As humanity grapples with the consequences of coronavirus, both in tragic deaths and disruption of life from lockdowns, another pandemic is making its way around the world.

This pandemic only poses an indirect threat to humans, thankfully, as this new pandemic is wreaking havoc on amphibians around the world.

A type of fungus is causing skin diseases in amphibians, which can lead to what are essentially heart attacks for these creatures. Specifically, at fault is the chytrid fungi Batrachochytrium dendrobatis (Bd). This fungus originated in Asia, and now threatens over 500 species of frogs, salamanders, and more.

Smithsonian Magazine reports that “Bd is now known as one of the most destructive pathogens ever recorded in wild animals.”

So, what can be done? It is tough to tell. It is likely that human activity has had an impact, after all, there is no way the Asian Bd fungus would have found its way to the Americas without human migration and travel. Some scientists suggest that shrinking habitat is reducing these species’ chances at ever coming back strong.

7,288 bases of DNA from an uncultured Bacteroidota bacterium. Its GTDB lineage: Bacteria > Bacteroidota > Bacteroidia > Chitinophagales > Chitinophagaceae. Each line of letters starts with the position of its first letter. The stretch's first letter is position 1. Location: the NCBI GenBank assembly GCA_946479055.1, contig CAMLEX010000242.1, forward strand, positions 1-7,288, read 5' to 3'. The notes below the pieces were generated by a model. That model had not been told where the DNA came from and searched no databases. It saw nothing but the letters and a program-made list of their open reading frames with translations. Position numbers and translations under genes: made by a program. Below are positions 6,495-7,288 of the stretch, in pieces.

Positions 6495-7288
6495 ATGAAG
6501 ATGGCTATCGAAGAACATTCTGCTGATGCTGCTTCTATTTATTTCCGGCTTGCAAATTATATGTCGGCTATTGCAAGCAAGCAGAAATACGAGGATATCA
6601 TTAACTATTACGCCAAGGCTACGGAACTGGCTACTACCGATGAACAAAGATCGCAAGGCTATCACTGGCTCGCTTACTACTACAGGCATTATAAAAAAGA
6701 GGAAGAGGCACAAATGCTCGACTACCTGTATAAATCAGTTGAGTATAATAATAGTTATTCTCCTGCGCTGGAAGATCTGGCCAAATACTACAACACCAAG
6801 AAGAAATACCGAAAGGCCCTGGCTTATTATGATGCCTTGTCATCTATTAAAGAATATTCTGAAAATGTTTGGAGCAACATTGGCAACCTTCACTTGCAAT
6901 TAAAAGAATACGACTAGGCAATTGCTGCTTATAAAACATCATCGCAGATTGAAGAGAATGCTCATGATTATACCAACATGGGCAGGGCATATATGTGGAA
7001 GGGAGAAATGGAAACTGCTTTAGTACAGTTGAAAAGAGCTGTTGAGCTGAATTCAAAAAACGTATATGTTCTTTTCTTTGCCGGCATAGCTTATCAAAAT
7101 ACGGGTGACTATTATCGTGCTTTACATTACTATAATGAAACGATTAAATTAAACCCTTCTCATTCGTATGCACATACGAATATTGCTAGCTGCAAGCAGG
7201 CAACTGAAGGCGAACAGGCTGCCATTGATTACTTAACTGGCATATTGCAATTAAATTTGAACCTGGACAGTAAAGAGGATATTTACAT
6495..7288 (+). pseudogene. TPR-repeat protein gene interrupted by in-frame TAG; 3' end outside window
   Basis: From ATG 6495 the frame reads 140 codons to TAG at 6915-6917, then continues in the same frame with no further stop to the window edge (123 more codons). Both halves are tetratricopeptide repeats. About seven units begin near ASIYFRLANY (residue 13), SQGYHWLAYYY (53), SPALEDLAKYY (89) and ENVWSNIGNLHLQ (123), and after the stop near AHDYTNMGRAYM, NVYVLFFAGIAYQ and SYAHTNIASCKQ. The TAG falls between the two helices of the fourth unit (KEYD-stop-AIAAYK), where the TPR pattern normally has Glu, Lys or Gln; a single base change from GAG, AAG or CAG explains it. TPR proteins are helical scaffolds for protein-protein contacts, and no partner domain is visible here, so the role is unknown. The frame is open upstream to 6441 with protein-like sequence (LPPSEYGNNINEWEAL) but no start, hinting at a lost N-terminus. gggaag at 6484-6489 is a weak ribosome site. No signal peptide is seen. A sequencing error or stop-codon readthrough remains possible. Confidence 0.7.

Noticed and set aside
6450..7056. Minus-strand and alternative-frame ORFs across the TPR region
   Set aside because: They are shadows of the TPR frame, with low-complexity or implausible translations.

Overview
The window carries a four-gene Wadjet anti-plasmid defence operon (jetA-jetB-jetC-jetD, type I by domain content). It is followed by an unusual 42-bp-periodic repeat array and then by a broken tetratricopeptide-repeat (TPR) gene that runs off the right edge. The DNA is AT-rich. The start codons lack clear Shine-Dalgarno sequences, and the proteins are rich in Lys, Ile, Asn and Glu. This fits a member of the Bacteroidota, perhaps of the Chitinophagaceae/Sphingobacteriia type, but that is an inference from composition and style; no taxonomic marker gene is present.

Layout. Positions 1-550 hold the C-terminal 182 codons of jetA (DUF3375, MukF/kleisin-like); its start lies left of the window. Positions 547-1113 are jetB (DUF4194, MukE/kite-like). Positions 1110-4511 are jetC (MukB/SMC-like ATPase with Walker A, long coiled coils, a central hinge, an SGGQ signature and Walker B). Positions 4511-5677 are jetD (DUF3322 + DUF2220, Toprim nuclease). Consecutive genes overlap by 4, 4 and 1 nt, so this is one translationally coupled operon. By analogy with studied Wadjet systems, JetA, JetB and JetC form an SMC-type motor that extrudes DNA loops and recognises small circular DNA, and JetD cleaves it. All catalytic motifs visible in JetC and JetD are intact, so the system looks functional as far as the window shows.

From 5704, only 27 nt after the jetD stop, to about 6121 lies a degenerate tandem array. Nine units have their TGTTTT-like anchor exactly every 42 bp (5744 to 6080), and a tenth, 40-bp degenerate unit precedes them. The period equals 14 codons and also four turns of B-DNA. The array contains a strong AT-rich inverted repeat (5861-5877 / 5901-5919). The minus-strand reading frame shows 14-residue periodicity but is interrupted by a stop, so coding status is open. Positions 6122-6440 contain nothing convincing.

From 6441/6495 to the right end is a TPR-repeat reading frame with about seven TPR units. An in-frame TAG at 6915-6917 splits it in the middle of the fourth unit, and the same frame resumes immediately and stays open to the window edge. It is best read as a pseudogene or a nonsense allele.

And while this pandemic isn’t threatening the health of humans, extensive loss of amphibians could cause disruption in ecosystems, food chains, and eventually farming, livestock, or other industries.

Yet, despite these concerns, hope remains.

Randomly, some species that were thought to be extinct have reappeared from the wild, albeit in very small populations.

Smithsonian Magazine reports:

These near-extinct species seem to be recovering – still not far from the brink of extinction, and this gives some hope for amphibians in these darker times. These surviving species seem to have developed a resistance to the silent killer Bd. We could say that is good news, but it does not mean that we do not have to do anything about this pathogen, as species survival is not yet guaranteed.

We are still dealing with a disastrous killer pathogen and finding solutions to stop it is one of our greatest conservation challenges. Scientists have been making strong efforts to understand how these rediscovered frogs are now able to fight this pathogen on their own. The main objective of this information is to be used to help protect those species whose survival is at risk from this pathogen.

You can read more about this story in Smithsonian Magazine, here.

Author

  • CFACT, founded in 1985 by Craig Rucker and the late (truly great) David Rothbard, examines the relationship between human freedom, and issues of energy, environment, climate, economics, civil rights and more.